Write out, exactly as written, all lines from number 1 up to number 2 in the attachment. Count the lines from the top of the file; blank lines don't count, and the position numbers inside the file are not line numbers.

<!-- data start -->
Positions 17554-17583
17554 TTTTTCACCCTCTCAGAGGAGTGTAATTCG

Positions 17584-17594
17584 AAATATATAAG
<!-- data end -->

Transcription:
Positions 17554-17583
17554 TTTTTCACCCTCTCAGAGGAGTGTAATTCG